A new update, “In the COVID-19 Pandemic Community Health Centers Are the Front Line for High-Risk, Medically Underserved Communities” underscores the central role of community health centers in controlling community spread, while ensuring that patients have access to their regular source of health care throughout the COVID-19 pandemic.
The authors emphasize the essential forms of support needed to keep health centers operating and thriving in service to their communities:
A multi-year extension of the Community Health Center Fund in order to enable health centers to maintain care for the uninsured.
An additional $1.32 billion in funding, as called for in the Senate’s pending legislation, to expand and strengthen health centers’ ability to respond to their communities during the pandemic.
Inclusion of community health centers in states’ Medicaid 1135 public health emergency plans so that health center services can be fully covered and funded under Medicaid’s “Federally Qualified Health Centers” (FQHC) program, whether provided in clinical care or offsite settings. This includes telehealth communications.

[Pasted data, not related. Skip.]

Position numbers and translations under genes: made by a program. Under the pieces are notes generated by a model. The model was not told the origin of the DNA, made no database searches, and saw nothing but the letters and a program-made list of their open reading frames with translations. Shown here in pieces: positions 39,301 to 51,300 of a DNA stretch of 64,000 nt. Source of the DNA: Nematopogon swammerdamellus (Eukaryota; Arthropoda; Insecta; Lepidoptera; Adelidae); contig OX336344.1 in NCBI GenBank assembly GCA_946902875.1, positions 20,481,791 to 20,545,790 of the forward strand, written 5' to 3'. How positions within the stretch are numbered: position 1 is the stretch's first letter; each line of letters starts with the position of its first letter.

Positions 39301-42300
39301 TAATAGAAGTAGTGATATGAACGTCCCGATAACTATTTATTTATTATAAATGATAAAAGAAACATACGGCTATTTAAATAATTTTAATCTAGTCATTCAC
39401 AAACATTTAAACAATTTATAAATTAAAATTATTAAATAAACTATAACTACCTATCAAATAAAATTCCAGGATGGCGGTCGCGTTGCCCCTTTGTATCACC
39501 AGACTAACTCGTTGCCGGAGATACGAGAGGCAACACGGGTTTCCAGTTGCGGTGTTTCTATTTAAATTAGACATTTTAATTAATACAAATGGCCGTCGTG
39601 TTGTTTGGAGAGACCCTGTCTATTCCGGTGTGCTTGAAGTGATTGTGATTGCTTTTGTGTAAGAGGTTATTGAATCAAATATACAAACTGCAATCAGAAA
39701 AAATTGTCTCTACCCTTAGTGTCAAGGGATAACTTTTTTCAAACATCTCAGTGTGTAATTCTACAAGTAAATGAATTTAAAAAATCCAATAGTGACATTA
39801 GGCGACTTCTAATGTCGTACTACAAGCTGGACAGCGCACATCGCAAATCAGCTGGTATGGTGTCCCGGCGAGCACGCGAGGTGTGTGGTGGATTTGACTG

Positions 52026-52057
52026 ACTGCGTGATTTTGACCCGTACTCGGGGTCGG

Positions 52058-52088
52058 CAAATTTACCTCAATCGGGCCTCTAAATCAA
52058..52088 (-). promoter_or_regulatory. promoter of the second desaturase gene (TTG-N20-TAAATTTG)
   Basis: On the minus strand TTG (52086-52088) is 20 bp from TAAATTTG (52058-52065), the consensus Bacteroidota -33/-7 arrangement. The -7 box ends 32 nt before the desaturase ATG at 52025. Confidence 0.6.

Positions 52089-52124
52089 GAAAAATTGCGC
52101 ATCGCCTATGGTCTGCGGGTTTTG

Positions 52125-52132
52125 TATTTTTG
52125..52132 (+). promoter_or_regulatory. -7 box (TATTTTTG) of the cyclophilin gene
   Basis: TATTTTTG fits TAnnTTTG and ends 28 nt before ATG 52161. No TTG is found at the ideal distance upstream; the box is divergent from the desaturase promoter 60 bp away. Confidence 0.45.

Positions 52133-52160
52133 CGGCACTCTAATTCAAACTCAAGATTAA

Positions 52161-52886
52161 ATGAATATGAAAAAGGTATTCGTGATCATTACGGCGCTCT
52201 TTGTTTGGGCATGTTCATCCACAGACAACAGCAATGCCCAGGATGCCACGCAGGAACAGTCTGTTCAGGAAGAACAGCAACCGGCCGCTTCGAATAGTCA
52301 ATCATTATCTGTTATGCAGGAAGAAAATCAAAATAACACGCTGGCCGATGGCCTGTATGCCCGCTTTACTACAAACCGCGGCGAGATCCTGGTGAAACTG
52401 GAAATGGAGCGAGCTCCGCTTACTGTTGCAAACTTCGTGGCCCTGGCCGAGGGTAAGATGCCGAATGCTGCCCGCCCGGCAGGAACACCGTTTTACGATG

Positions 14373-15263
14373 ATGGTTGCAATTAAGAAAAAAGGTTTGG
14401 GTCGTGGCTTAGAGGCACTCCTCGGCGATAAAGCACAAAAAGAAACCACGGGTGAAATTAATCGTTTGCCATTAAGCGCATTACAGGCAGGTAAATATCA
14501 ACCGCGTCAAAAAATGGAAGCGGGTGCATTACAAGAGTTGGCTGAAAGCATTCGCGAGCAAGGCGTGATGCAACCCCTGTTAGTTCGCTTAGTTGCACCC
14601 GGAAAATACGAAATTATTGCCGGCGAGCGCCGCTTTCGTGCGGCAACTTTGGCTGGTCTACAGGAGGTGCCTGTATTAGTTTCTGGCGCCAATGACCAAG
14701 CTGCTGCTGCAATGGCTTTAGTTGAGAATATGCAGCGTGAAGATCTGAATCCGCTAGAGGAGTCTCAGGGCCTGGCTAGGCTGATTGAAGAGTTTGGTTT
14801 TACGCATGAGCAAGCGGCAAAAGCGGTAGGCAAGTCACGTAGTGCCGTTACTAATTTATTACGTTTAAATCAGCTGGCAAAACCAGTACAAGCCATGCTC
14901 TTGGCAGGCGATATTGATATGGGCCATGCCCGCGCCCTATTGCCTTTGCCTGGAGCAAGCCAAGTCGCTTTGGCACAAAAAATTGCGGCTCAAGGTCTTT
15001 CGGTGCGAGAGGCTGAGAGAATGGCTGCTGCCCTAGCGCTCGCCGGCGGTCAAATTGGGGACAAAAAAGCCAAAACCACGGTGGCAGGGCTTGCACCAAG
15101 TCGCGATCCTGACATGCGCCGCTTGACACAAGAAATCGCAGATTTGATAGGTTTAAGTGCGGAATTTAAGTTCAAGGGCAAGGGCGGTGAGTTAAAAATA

Especially urgent is lifting HHS restrictions on Medicare FQHC telehealth coverage during the emergency in order to ensure that community health centers can fully serve their more than 2.7 million Medicare patients.
The update, available now on the GW Health Policy and Management Matters site, was prepared by researchers at the Geiger Gibson/RCHN Community Health Foundation Research Collaborative at the George Washington University Milken Institute School of Public Health.
Read the full update, “In the COVID-19 Pandemic Community Health Centers Are the Front Line for High-Risk, Medically Underserved Communities” here.